[OAI-implementers] Sets in OAI-PMH and DSpace

Hussein Suleman hussein@cs.uct.ac.za
Tue, 21 Oct 2003 19:04:21 +0200


here are my thoughts on this ...

hypothetically, how about if think of the OAI-PMH as a transaction 
distribution framework. i.e., for each data provider to maintain every 
archive change of state as a transaction and then translate these into 
instantaneous views of the archive whenever OAI-PMH requests arrive. 
(somewhat db-like i guess)

now, while i know lots of people would like a deterministic solution to 
the "problem", i think complete solutions such as what i just outlined 
go against the fundamental philosophy that OAI-PMH should be easy for 
data providers to implement (and possibly requiring more effort from 
service providers).

service providers SHOULD be willing to sift through records to find what 
they need - i am sure this was discussed many moons ago ... that said, 
NDLTD currently uses the approach that Robert has suggested as an option 
- no set structure at all! simply because the amount of work necessary 
to come up with and manage meaningful sets is non-trivial and it is so 
much more important to share the data in the first place.

if the sets are not incredibly obvious (e.g., a thesis will always be a 
thesis!) i would not use sets - instead encode what is essentially 
"attribute" information into your metadata directly (in whatever formats 
you support) so service providers can sift through records on the basis 
of this information.

please let us stay away from any practices that make OAI-PMH 
implementation more difficult for data providers.


Tansley, Robert wrote:

> Hello,
> This is related to a discussion on the OAI-implementers list about moving records in and out of sets.  The next release of DSpace will have some functionality which will affect how DSpace might implement sets.
> Briefly, currently, DSpace has Communities at the top level.  Communities contain Collections, and Collections contain Items.  The structure of Communities and Collections are exposed to harvesters via the OAI-PMH set mechanism.  More details are here (see section entitled 'Sets'):
> http://dspace.org/technology/system-docs/application.html#oai
> The forthcoming features that affect use of OAI-PMH sets are:
> 1/ UI tool to add Items to more than one Collection.  This tool may also allow Items to be moved from one Collection to another.  In either case, as highlighted by the 'Moving records in and out of sets' thread on OAI-implementers, it is not clear how the OAI-PMH data provider in DSpace should deal with either event.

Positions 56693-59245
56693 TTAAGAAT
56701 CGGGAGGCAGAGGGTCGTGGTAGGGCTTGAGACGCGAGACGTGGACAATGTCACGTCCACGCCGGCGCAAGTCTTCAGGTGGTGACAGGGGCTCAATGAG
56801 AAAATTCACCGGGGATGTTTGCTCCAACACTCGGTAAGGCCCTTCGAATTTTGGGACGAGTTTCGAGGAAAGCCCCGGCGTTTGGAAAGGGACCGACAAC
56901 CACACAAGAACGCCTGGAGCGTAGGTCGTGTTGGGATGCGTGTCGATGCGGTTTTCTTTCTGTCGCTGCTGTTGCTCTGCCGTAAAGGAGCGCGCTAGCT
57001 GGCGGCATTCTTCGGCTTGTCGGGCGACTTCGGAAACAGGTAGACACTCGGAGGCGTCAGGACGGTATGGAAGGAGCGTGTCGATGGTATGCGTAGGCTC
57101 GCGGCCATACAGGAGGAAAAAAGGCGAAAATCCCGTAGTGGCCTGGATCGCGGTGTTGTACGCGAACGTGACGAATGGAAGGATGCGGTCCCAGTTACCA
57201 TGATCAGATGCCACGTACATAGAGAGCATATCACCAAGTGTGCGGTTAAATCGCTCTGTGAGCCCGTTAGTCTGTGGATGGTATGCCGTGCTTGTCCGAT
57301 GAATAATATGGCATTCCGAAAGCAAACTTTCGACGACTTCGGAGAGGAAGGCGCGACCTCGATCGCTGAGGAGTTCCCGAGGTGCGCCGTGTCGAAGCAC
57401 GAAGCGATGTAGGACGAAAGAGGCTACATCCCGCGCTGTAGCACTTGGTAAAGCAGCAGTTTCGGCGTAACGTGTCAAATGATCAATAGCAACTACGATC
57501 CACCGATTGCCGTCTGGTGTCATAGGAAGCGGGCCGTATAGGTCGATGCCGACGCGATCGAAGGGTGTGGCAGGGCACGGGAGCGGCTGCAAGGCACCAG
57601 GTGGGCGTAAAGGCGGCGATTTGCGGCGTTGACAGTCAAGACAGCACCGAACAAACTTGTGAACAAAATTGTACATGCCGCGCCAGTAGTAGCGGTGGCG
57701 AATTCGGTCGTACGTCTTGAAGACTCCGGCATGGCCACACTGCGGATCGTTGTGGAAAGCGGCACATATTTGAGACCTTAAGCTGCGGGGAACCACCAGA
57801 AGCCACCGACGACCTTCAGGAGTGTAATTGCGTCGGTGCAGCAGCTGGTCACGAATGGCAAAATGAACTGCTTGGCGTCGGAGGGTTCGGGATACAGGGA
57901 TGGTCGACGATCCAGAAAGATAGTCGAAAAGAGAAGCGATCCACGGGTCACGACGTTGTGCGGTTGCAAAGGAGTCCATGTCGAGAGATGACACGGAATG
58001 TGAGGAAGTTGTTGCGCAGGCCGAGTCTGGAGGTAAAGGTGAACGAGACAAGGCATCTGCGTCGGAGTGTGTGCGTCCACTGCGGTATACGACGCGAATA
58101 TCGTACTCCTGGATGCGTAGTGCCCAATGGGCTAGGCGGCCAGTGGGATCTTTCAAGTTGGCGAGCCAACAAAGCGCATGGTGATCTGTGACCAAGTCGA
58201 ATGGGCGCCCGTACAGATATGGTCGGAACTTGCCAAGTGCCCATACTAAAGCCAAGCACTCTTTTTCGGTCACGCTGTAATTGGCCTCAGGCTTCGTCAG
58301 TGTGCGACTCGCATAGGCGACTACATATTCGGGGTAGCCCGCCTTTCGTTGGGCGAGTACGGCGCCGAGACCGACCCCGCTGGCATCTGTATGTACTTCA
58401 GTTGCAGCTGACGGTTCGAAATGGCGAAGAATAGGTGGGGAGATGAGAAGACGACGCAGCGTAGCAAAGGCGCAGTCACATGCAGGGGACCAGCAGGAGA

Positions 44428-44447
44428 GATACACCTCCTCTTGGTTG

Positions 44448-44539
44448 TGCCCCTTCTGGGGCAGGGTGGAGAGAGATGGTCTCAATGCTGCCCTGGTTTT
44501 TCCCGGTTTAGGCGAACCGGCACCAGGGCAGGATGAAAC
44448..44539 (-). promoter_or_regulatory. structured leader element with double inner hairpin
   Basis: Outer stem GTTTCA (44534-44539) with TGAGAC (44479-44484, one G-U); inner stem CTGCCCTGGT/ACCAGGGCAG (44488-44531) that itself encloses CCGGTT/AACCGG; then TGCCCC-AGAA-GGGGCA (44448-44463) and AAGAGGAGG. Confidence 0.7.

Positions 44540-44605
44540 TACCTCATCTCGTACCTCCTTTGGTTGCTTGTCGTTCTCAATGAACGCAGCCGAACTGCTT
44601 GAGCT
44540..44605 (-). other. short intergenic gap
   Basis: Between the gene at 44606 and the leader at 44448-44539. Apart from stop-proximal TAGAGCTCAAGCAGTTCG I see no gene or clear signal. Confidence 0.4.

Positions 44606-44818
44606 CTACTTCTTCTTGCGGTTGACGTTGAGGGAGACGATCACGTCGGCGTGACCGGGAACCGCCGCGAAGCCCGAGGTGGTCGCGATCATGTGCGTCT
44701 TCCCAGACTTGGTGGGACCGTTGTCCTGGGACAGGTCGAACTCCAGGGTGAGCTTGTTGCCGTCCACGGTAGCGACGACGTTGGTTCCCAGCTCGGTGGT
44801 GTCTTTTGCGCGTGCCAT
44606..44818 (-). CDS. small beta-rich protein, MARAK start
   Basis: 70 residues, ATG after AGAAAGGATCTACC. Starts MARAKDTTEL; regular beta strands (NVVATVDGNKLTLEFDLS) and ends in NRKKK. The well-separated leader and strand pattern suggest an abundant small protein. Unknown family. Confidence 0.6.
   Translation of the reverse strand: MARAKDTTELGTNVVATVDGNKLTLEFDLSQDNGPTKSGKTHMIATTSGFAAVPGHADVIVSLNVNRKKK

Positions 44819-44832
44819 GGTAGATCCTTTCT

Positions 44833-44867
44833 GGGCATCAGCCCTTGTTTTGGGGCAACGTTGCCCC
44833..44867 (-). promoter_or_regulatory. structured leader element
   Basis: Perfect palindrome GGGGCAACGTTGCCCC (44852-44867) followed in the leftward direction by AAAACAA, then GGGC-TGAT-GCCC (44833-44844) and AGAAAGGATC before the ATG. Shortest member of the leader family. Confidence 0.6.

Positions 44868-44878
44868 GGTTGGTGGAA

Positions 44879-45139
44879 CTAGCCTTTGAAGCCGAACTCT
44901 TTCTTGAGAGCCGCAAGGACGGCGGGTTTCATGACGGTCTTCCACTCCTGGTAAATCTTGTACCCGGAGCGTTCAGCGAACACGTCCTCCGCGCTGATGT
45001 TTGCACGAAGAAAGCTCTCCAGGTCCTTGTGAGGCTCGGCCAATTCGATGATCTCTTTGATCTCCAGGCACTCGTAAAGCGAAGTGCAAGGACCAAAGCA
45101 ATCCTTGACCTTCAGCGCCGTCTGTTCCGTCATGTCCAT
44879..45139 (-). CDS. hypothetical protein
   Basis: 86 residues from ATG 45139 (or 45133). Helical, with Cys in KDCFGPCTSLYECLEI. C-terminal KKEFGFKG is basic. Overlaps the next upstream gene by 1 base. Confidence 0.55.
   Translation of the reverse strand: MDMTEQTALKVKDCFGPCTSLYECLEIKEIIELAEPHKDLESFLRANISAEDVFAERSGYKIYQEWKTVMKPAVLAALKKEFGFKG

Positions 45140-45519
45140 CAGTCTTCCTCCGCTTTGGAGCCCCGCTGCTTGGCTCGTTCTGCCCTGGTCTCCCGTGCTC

> 2/ Allowing a richer Community structure, i.e. Communities can contain other Communities.  This may not be a strict hierarchy; for example, a research project Community may be jointly run by two departments at MIT.  I don't believe this could be expressed in the set structure exposed via OAI-PMH.  Additionally, this means the set structure of DSpace at MIT (and other universities) is likely to change significantly and I'm not clear on how this should be exposed via OAI-PMH when the underlying records (Items) have not changed.
> 3/ A Collection may appear in more than one Community.  Again this would seem to break the 'hierarchy' constraint on the OAI set mechanism.
> I can think of a couple of possible directions:
> a/ Drop support for the set mechanism in DSpace completely.  It seems a shame to not expose the structure in DSpace, since I can see selective harvesting for a particular Community might be very useful for a department wanting to add a search DSpace function to their Web page/portal/etc.  However, the structure is becoming more complex than the simple hierarchy OAI-PMH allows.
> b/ Expose DSpace Collections as OAI-PMH sets; these would be flat and not a hierarchy.  This would still allow some selective harvesting but harvesters would not be able to harvest by Community which intuitively seems likely to be the most useful selective harvest.  This does still expose us to the 'what happens when an Item is moved between or added to additional Collections' issue however.
> Out of interest, how many people actually use sets for selective harvesting?  My feeling is that while it's not vital now, as the volume of data in systems like DSpace grows it will become increasingly useful.
> Does anyone have any thoughts or suggestions?
>  Robert Tansley / Hewlett-Packard Laboratories / (+1) 617 551 7624 
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hussein suleman ~ hussein@cs.uct.ac.za ~ http://www.husseinsspace.com